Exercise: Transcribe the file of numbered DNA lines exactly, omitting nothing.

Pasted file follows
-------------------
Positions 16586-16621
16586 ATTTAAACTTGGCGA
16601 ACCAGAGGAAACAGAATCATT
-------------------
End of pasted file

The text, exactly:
Positions 16586-16621
16586 ATTTAAACTTGGCGA
16601 ACCAGAGGAAACAGAATCATT